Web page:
- Post-traumatic Stress Disorder (PTSD) guidelines – information about the most effective treatments for PTSD.
- Post-traumatic stress disorder treatment – Black Dog Institute.
- Working for Recovery: Suitable Employment for Return to Work Following Psychological Injury guide (PDF, 1.9 MB) – provides practical information and resources to support an employee with a psychological injury or disease to recover at or return to work.
Watch a video
Watch a video on how to assess capacity for patients with a psychological condition.
Assessing capacity for patients with a psychological condition is a video featuring Consultant Psychiatrist Dr Dielle Felman which provides information and recommendations for assessing work capacity for patients with a psychological condition.
Adapted for national use with the support of WorkSafe Victoria.
Support available to injured and ill employees
A range of support and payments are available to help an employee return to heath and to work.
Employees who have a compensable claim under the Safety Rehabilitation Compensation Act 1988 may be able to claim:
Billing and payments
Billing for medical treatment
After an employee makes a claim for compensation, the claims manager lets the employee know if their claim has been accepted.
The employee is then responsible for letting their medical practitioner know if they are entitled to compensation benefits.
If a claim is not accepted, any unpaid accounts will be returned to the employee to arrange for payment.
For more information, see Rates for medical and allied health treatment.
Billing for case conference participation
You can call us on 1300 366979 if the employee does not know which type of arrangement their employer is working under.
Employees of an Australian Government agency or statutory authority
Comcare uses the Australian Medical Association (AMA) rates (available to AMA members or by subscription) to pay for participation in a case conference.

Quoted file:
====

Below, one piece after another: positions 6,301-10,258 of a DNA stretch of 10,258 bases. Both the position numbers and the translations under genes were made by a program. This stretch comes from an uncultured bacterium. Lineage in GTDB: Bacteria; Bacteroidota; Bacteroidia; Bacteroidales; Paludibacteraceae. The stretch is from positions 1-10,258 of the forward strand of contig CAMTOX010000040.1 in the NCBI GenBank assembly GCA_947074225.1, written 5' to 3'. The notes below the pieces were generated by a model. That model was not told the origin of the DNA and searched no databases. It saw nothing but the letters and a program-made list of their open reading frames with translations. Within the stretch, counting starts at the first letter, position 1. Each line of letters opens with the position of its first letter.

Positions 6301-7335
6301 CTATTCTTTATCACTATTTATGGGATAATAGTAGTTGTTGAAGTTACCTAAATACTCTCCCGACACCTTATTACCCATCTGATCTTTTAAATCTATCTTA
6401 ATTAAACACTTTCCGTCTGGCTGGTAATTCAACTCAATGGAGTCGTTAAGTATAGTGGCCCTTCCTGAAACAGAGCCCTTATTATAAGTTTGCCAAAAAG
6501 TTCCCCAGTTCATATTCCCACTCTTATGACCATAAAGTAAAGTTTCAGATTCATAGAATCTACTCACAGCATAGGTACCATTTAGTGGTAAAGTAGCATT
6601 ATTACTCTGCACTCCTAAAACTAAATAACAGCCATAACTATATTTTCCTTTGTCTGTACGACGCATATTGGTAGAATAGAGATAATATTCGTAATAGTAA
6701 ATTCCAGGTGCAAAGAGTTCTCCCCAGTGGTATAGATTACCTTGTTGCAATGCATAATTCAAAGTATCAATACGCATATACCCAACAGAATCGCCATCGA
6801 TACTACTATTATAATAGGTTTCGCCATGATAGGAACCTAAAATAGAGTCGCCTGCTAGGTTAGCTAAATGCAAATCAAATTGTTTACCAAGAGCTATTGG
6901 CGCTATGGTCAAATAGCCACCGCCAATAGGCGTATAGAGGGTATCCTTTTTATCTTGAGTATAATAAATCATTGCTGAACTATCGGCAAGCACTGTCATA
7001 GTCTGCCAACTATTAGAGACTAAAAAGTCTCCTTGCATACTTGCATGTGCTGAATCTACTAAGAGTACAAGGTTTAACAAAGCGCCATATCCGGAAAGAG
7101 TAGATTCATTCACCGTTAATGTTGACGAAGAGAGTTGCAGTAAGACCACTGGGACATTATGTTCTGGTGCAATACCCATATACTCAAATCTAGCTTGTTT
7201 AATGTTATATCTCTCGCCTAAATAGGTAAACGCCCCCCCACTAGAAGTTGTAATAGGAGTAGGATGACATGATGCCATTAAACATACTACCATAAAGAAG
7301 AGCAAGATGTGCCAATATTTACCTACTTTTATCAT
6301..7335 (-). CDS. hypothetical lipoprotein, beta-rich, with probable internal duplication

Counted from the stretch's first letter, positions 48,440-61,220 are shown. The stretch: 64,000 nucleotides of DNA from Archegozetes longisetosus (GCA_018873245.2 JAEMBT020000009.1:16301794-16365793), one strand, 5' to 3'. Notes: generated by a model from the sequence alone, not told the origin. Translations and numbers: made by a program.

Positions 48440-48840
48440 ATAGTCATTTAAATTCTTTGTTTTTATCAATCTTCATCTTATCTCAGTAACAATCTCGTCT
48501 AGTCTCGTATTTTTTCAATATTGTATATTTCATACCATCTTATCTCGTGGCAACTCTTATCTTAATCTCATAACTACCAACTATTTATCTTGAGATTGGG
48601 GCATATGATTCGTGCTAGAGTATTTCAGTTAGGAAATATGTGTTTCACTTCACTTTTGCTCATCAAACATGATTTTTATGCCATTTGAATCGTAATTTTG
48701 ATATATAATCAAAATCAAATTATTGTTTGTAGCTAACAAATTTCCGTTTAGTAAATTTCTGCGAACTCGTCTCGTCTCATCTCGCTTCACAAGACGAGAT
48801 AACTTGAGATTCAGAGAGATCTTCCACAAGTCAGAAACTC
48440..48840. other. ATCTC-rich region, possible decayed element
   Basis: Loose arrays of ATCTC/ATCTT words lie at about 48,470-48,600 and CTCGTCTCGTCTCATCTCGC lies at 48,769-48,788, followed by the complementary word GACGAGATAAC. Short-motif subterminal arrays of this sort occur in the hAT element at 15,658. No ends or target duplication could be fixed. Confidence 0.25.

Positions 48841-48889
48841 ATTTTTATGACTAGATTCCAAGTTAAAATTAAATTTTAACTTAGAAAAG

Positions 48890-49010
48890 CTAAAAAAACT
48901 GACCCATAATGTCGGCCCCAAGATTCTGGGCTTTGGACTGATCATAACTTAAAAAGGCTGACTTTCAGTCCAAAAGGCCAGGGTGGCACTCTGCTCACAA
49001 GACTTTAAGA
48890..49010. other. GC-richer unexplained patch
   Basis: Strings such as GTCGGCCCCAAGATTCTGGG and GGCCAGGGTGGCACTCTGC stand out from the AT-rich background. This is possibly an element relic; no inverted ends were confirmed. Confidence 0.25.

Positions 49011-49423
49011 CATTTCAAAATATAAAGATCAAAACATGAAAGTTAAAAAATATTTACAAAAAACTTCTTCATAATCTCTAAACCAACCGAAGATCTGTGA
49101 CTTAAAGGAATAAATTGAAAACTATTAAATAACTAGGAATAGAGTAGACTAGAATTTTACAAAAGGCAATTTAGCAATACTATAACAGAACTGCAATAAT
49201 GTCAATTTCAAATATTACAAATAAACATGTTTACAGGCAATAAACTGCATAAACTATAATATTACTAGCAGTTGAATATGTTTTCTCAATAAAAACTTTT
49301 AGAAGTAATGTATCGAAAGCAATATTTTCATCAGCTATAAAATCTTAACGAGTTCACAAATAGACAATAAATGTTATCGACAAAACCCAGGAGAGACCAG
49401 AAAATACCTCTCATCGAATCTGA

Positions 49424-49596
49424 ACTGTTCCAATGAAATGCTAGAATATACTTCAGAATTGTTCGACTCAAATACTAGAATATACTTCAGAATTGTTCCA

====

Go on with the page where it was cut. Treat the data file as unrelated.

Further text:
Invoices for participation in a return to work case conference must include:
- information required in a service provider invoice
- the service provided, namely return to work case conference
- general medical practitioner provider number
- fee charged or AMA item number.
Invoices should be sent to Comcare by:
- email to email@example.com
- fax to 1300 196 971
- mail to Stakeholder Support, Comcare, GPO Box 9905, Canberra ACT 2601.
Employees of a self-insured licensee
Payment rates should be discussed directly with the licensee. Invoices should also be sent directly to the licensee.
Health authorities agree that work is good for mental and physical health and wellbeing.
Being away from the workplace for a significant period can cause an employee to:
- become isolated and feel depressed
- suffer financial and social consequences
- find it more difficult to find employment in the long term
- experience family disruption, loss of self-esteem and quality of life
- have higher rates of many health conditions and an increased risk of death.
We also know that the longer an employee is off work, the less likely they are to return to work.
Evidence shows patients are three times more likely to return to work if they are given a date by their health professional.
Our Emerging evidence alerts provide the latest literature research on evidence-based results on health benefits of good work, recovery at and return to work, and work health and safety issues in a free monthly publication.